Mining taxes provide benefits for all of Ontario society

This article was provided by the Ontario Mining Association (OMA), an organization that was established in 1920 to represent the mining industry of the province.

Ontario’s mining industry has a collective payroll in excess of $1.7 billion annually. According to the University of Toronto’s sectoral economic impact study Mining: Dynamic and Dependable for Ontario’s Future, this would “conservatively amount to more than half a billion dollars” in personal income taxes (PIT) paid to the federal and provincial governments.

Mining companies and their employees contribute to the tax coffers of all levels of government bolstering such crucial components of societal infrastructure as health care, education and judicial systems. These taxes come from many different sources. Mining industry employees through their salaries, not only pay PIT, but also GST, gasoline taxes, Ontario’s health tax, liquor taxes, property taxes and a number of other governmental related fees.

For mining corporations themselves, let’s begin by taking a look at payroll taxes imposed by both the federal and provincial governments. In 2011, mining companies in Ontario paid $170 million in payroll taxes, up from about $140 million in 2010. This is more of a reflection of an increase in the number of industry employees than any increase in these tax rates.

For 2011, the breakdown of provincial payroll taxes shows $77.1 million going to Workplace Safety and Insurance Board premiums and $34.4 million being paid through the Employer Health Tax. Federal payroll taxes paid by Ontario mining companies in 2011 amounted to $38.6 as Canada Pension Plan premiums and $18.9 million as Employment Insurance premiums.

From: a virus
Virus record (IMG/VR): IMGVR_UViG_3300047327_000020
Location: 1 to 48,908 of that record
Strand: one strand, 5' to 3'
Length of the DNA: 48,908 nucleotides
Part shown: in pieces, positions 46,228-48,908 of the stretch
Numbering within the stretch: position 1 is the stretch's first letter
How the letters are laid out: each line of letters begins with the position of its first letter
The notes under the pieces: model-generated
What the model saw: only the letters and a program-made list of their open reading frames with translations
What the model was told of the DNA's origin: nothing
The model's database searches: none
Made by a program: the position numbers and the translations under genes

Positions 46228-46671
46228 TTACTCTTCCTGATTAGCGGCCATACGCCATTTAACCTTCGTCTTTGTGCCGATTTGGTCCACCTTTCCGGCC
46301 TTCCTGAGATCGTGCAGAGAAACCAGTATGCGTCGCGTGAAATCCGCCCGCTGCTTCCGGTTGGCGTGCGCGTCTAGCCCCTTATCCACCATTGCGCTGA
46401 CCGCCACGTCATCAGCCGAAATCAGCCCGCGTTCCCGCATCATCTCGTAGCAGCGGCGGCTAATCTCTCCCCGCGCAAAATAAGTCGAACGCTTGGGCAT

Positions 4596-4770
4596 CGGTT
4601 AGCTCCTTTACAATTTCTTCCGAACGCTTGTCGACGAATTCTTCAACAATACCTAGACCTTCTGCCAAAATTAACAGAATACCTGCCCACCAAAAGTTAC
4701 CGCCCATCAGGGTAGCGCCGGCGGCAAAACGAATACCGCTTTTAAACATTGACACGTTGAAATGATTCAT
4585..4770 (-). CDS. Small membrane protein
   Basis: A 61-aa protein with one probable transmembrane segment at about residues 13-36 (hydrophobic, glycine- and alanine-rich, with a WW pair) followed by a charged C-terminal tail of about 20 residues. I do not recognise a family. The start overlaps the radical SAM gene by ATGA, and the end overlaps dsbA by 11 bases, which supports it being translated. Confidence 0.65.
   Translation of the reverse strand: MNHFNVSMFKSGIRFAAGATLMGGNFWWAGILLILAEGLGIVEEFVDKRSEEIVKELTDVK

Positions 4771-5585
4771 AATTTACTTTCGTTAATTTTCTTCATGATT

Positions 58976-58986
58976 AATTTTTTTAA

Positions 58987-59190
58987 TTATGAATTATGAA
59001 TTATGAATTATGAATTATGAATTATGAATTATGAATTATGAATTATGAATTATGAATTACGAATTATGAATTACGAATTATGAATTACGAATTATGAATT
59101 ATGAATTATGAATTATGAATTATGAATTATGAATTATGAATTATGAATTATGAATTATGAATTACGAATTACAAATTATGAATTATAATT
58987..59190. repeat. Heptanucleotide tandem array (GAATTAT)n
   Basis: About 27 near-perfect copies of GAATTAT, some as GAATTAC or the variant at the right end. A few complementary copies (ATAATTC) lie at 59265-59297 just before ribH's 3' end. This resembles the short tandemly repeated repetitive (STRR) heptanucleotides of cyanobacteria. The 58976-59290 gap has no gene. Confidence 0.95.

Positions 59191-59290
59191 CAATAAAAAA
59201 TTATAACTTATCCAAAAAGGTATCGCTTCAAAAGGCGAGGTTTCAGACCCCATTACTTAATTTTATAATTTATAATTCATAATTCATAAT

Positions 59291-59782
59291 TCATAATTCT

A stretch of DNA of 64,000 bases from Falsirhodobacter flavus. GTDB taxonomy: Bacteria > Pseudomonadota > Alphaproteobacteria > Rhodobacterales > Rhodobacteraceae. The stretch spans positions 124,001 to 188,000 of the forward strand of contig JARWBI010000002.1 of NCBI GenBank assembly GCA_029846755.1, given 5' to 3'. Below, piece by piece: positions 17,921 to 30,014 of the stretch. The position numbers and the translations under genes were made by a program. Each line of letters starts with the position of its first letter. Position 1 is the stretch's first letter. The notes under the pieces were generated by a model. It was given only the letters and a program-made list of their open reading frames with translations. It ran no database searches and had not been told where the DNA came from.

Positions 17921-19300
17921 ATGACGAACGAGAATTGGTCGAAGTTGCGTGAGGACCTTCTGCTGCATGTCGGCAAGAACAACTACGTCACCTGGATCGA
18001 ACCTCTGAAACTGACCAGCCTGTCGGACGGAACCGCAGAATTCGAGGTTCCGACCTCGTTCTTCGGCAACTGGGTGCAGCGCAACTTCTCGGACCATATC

Let’s not forget that mining companies are taxed more than corporations in other industries. Mineral producers pay all of the different and multi-faceted taxes paid by any other corporation and then on top of that, they pay the Ontario Mining Tax. This is a profit based royalty applied at a rate of 10% for all mines except diamond mines, which pay an Ontario Mining Tax rate of 13%. Payments to First Nations under impact-benefit agreements would also be added to contributions of many Ontario mineral producers.

“Ontario miners take corporate social responsibility seriously,” says the economic impact study. Mining companies in the province strive to be responsible partners in improving the community in which they operate. Responses to the OMA survey indicate that company charitable donations have approached $10 million in each of 2010 and 2011.”

Across the board corporate income taxes (CIT) can be a little more (pardon the expression) taxing to pinpoint. However, calculations in the University of Toronto study conservatively estimate CIT paid by Ontario mineral producers to have been in the range of $630 million in 2011 and about $400 million in 2010.

If you consolidate all federal and provincial tax estimates paid by Ontario mining companies contained in the economic study, you are looking at totals in 2011 ranging from $800 million to $1 billion. This is up sharply from the $500 million to $600 million estimate for 2010. Also, at the municipal level, mining firms pay more than $30 million annually in property taxes.

A full version of Mining: Dynamic and Dependable for Ontario’s Future, which can be downloaded, can be found on the OMA website www.oma.on.ca. Mining operations are responsible partners in society. Programs at the federal, provincial and municipal government levels all benefit from mining company corporate taxes and the personal income tax from highly productive and well paid mining industry employees.

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